Cell renewal : terms and conditions may apply

by Pedro Ru

Institution: Karolinska Institute
Year: 2017
Posted: 02/01/2018
Record ID: 2155098
Full text PDF: http://hdl.handle.net/10616/45586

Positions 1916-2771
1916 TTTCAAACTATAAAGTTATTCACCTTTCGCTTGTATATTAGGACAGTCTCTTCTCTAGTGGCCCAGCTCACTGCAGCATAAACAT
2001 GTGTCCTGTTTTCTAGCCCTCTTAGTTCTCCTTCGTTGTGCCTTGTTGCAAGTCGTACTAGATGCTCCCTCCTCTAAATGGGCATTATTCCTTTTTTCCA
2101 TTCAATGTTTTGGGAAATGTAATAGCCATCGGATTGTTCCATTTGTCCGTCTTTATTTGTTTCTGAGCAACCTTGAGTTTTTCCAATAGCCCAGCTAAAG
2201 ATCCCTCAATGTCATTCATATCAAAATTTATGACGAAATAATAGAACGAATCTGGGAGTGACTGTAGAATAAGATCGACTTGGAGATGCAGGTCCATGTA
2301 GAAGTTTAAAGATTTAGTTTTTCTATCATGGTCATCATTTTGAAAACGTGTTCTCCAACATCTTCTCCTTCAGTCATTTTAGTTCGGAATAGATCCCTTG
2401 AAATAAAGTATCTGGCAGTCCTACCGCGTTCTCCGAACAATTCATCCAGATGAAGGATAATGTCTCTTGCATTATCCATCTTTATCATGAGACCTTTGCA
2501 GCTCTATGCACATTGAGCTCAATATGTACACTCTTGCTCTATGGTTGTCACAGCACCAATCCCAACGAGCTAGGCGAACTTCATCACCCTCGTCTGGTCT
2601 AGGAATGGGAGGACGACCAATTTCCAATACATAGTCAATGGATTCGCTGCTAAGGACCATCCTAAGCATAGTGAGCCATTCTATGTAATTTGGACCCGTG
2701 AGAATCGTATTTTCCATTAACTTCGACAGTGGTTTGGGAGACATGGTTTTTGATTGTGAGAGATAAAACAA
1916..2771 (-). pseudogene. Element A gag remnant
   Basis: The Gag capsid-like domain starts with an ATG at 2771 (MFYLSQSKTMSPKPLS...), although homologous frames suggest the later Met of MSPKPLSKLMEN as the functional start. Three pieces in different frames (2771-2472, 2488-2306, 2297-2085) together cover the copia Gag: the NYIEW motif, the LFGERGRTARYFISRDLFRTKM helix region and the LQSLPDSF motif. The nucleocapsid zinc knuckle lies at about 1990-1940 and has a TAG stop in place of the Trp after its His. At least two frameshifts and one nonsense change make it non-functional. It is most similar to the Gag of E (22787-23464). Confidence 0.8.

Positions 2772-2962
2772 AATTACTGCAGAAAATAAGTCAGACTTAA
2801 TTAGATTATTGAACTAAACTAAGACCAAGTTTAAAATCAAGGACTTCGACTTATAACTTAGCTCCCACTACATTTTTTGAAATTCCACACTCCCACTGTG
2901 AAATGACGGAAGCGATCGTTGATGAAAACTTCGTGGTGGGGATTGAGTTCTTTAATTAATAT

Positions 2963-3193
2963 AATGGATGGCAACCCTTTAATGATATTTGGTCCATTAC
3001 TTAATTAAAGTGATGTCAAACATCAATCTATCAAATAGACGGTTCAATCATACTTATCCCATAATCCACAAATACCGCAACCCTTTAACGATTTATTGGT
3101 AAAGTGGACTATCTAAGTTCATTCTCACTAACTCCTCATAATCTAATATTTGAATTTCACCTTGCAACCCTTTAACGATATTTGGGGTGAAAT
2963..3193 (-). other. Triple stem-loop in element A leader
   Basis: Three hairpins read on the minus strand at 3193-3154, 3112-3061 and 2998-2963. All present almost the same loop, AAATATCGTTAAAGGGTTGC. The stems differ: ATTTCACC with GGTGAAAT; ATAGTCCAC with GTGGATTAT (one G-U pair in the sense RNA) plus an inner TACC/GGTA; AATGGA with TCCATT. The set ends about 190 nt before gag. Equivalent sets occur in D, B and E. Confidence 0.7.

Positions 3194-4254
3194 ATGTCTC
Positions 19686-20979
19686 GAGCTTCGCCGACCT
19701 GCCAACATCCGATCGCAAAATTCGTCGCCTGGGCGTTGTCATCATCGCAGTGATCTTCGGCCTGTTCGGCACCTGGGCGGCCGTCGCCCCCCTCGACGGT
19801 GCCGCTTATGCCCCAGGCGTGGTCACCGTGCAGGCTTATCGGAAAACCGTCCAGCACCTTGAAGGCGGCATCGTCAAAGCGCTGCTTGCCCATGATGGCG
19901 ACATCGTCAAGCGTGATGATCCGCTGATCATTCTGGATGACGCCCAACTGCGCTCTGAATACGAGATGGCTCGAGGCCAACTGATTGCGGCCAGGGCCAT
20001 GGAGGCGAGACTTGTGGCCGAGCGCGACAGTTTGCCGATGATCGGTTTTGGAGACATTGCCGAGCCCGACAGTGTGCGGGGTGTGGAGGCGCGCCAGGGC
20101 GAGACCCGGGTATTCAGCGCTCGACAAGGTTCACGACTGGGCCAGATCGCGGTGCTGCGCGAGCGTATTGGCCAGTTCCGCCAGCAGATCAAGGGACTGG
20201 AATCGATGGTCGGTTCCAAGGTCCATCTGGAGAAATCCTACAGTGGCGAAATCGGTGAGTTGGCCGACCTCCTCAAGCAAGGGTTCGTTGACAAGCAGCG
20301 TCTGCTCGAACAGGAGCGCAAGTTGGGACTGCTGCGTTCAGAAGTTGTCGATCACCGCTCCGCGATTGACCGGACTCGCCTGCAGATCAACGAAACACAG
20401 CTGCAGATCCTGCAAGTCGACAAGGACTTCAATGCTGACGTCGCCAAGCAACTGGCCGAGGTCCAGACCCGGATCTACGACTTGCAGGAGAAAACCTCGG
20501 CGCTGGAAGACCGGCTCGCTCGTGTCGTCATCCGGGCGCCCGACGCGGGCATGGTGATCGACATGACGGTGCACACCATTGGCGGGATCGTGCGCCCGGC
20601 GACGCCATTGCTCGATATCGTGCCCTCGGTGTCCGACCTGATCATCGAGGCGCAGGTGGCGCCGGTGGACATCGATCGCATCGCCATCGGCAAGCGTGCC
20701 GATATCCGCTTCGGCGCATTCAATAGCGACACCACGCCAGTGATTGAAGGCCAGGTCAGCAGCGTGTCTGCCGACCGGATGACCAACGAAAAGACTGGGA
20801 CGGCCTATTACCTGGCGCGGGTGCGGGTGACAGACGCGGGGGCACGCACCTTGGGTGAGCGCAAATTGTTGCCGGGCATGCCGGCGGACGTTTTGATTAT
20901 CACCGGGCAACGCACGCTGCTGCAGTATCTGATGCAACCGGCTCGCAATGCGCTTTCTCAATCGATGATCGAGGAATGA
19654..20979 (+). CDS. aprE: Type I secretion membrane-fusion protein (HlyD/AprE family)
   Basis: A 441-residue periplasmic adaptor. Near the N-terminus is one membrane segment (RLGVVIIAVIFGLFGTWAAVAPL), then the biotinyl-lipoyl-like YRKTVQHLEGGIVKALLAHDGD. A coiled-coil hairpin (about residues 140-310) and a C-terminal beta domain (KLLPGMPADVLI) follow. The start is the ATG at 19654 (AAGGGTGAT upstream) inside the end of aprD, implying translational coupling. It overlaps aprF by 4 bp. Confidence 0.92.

The longevity and turnover of the different constituent cells of an organism defineits development, size, health, and biological age. The present thesis discusses therenewal rates and functions of cells in several organs and tissues: peripheralblood, bone marrow, intestine and central nervous system. By applying a recently developed method to assess average cell age to peripheralT cell subsets, we provide evidence that in humans the thymus remains activebeyond the age of 30 and that nave T cell renewal rates slowly decreasethroughout life. We further examined how turnover rates can impact the total naveT cell population, by applying a variety of additional mathematical andcomputational models as well as functional assays. Using these approaches wepropose a model by which clonal diversity can be sustained regardless of thespatial location of the constituent cells. Furthermore, we identify a subset ofindividuals above the age of 65 who exhibit a dramatic increase in turnover despitehaving no overt pathological conditions. Given recent evidence that aging isassociated with immunological dysfunction, this observation highlights a subset ofthe population that may be more susceptible to new infections and less receptiveto vaccinations. (PAPER I). We determined that plasma cells have different renewal rates depending on thesubpopulation and, more importantly, depending on the niche. Both the bonemarrow and the intestine harbor plasma cell responders to antigens from childhoodexposures. However, bone marrow plasma cells (PAPER II) renew much fasterthan their intestinal counterparts (PAPER III). In the small intestine, some plasmacells can persist for decades without being replaced or undergoing further divisions(PAPER III). The differences described suggest different mechanisms of immunememory maintenance possibly due to different pressures in the niches. Theseresults also demonstrate that plasma cells in the bone marrow and in the intestineare likely to be differentially impacted by treatments that target fast renewing cells(PAPER II and III). In mammals, the central nervous system (CNS) governs many of the bodys vitalfunctions. Disturbance to cell homeostasis such as microglia depletion or spinalcord injury have tremendous consequences. Our data reveals that the vastmajority of the microglia population in the human cortex undergoes constantrenewal albeit at a slow rate. Microglia are key regulators of the CNS; theprogressive turnover of this cell population ensures the constant presence of apool of young microglia (PAPER IV). Another example of a self-sustaining cellpopulation in the CNS are ependymal cells. We showed that these resident stemcells are capable of fast proliferation and differentiation in response to spinal cordinjury. The progeny of ependymal cells play a crucial rule in scar formation helpingpreventing secondary enlargement of the wound and consequently preventingfurther deterioration. Interestingly,